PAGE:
Jim Harbaugh spent quite a bit of time Sunday berating officials over a couple contested calls.
This was not the first time, and the scene did not sit well with the NFL's former officiating vice president.
"After watching this game," Mike Pereira wrote in his column for Fox, "here's some advice for young Mr. Harbaugh: We're only halfway through the season -- take some deep breaths and enjoy the ride."
Harbaugh should take that approach provided officials get key calls correct and explain their reasoning succinctly.
The disputed penalty against 49ers tight end Justin Peelle for a false start on fourth-and-1 produced confusion. The key issue was whether Peelle shifted abruptly enough to simulate a snap, which could have drawn the Washington Redskins offsides. The rules are clear in saying it doesn't matter whether the defense actually jumps. Neither does it matter whether the offensive player is moving toward the line of scrimmage when he shifts.
"Any quick abrupt movement by a single offensive player, or by several offensive players in unison, which simulates the start of the snap, is a false start," the 2011 rulebook states.
I thought Peelle moved suddenly enough to draw a penalty. The fact that Peelle did not move toward the line of scrimmage made this call tougher to make, but at the very least, Peelle could have moved backward less suddenly. The 49ers obviously had incentive to draw the Redskins offside in this situation. They needed to make sure their presnap movements fell within the rules. Otherwise, they risked incurring a costly penalty from referee Gene Steratore and crew.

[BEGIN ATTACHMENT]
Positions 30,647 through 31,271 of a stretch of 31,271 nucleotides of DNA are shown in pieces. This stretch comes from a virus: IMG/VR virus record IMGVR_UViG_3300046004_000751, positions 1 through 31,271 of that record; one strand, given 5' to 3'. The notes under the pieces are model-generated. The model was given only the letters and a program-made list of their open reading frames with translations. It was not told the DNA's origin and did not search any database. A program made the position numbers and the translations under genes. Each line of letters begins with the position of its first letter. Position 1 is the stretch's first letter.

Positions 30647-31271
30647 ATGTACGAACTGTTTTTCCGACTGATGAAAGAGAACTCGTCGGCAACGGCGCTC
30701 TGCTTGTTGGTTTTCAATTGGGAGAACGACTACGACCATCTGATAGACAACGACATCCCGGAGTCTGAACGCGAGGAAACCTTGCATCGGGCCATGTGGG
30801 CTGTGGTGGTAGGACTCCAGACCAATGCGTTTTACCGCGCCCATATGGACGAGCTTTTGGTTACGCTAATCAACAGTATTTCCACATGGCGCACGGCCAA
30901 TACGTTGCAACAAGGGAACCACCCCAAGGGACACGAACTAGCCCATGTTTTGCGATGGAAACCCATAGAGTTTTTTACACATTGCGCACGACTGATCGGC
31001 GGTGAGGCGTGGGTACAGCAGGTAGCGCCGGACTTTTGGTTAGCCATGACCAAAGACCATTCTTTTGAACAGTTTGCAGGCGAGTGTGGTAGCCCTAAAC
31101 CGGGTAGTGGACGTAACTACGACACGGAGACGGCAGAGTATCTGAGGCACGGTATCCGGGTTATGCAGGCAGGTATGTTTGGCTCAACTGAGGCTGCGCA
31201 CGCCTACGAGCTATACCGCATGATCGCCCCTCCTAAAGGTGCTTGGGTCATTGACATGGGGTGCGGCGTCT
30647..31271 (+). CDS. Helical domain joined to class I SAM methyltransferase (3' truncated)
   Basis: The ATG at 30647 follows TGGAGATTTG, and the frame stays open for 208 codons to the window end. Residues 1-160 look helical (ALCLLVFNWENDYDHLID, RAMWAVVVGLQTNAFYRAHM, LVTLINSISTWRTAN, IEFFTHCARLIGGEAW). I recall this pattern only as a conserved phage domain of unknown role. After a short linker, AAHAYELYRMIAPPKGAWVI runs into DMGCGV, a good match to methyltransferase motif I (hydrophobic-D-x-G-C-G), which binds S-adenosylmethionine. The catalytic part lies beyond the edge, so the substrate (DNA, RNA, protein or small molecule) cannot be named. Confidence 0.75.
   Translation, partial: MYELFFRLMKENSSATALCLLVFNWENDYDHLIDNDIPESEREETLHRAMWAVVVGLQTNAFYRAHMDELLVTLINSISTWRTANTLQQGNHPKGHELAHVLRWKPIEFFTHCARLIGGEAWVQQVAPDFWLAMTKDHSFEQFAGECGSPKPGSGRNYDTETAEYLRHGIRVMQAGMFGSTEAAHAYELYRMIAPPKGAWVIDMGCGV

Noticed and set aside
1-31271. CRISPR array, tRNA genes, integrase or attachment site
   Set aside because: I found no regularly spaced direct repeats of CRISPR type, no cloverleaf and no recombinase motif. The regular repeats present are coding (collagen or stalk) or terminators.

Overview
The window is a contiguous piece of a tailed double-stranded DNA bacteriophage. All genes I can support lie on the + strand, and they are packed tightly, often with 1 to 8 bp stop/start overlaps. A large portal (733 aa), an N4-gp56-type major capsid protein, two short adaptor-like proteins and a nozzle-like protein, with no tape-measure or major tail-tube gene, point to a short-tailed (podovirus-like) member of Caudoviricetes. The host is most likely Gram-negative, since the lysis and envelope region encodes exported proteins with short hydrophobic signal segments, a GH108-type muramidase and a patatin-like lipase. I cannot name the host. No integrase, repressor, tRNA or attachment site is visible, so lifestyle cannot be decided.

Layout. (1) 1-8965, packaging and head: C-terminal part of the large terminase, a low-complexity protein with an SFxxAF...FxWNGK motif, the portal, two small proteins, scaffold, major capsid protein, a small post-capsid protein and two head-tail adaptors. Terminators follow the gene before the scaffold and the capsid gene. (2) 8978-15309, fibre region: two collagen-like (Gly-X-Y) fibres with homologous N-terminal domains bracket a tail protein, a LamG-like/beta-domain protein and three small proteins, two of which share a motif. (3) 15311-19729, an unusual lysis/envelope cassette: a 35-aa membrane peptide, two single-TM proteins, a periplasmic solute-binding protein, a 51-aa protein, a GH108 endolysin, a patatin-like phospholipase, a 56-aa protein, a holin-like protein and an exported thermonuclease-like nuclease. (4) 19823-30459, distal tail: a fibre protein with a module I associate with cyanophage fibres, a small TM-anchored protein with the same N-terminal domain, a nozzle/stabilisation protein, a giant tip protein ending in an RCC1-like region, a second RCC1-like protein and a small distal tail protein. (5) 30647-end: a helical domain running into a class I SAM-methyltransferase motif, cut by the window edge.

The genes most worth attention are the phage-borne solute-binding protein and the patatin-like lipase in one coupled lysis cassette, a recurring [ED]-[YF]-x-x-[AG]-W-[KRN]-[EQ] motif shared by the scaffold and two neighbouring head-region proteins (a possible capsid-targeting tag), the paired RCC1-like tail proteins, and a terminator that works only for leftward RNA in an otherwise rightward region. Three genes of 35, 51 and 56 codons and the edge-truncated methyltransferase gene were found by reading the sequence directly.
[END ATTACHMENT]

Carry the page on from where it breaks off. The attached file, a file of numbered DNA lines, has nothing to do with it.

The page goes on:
"It was fourth-and-1 and we have seen teams make sudden shifts, just trying to draw the defense offside," Pereira wrote. "We call this a 'no play shift.' And you penalize the shifting team. A shift of two or more players is legal as long as it is smooth and continuous. That was not the case here. That shift was solely done to draw a foul and the officials were alert to this action. That has been on a training tape to the officials before this game, and in my opinion, the crew got this right."
Pereira did not address the sequence when officials flagged the 49ers for delay of game after allegedly failing to notice two players attempting to report as eligible receivers, then allegedly failing to notice Harbaugh attempting to call timeout.
The 49ers' creative use of personnel and formations puts pressure on officials to keep up. I suspect they could have done a better job on that front in handling this second situation.